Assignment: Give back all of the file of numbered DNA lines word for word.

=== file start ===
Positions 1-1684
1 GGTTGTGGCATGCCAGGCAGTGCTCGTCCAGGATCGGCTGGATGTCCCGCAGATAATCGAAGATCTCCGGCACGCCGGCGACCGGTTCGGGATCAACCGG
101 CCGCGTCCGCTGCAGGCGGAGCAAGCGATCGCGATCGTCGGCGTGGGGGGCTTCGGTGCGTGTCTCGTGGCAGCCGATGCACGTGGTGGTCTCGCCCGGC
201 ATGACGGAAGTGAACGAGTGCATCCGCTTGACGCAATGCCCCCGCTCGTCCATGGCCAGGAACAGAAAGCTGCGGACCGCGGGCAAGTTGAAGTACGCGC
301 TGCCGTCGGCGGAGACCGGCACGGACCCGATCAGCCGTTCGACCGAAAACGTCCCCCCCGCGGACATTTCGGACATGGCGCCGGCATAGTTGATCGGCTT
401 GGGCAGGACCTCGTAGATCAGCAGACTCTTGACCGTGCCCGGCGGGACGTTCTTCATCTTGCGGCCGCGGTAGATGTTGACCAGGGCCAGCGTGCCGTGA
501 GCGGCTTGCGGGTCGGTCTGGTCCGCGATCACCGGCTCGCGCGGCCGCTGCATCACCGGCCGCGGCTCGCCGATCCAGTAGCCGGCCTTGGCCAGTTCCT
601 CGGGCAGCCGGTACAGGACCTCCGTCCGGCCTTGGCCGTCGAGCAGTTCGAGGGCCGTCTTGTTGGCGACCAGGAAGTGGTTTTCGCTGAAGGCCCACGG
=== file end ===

Positions 1-1684
1 GGTTGTGGCATGCCAGGCAGTGCTCGTCCAGGATCGGCTGGATGTCCCGCAGATAATCGAAGATCTCCGGCACGCCGGCGACCGGTTCGGGATCAACCGG
101 CCGCGTCCGCTGCAGGCGGAGCAAGCGATCGCGATCGTCGGCGTGGGGGGCTTCGGTGCGTGTCTCGTGGCAGCCGATGCACGTGGTGGTCTCGCCCGGC
201 ATGACGGAAGTGAACGAGTGCATCCGCTTGACGCAATGCCCCCGCTCGTCCATGGCCAGGAACAGAAAGCTGCGGACCGCGGGCAAGTTGAAGTACGCGC
301 TGCCGTCGGCGGAGACCGGCACGGACCCGATCAGCCGTTCGACCGAAAACGTCCCCCCCGCGGACATTTCGGACATGGCGCCGGCATAGTTGATCGGCTT
401 GGGCAGGACCTCGTAGATCAGCAGACTCTTGACCGTGCCCGGCGGGACGTTCTTCATCTTGCGGCCGCGGTAGATGTTGACCAGGGCCAGCGTGCCGTGA
501 GCGGCTTGCGGGTCGGTCTGGTCCGCGATCACCGGCTCGCGCGGCCGCTGCATCACCGGCCGCGGCTCGCCGATCCAGTAGCCGGCCTTGGCCAGTTCCT
601 CGGGCAGCCGGTACAGGACCTCCGTCCGGCCTTGGCCGTCGAGCAGTTCGAGGGCCGTCTTGTTGGCGACCAGGAAGTGGTTTTCGCTGAAGGCCCACGG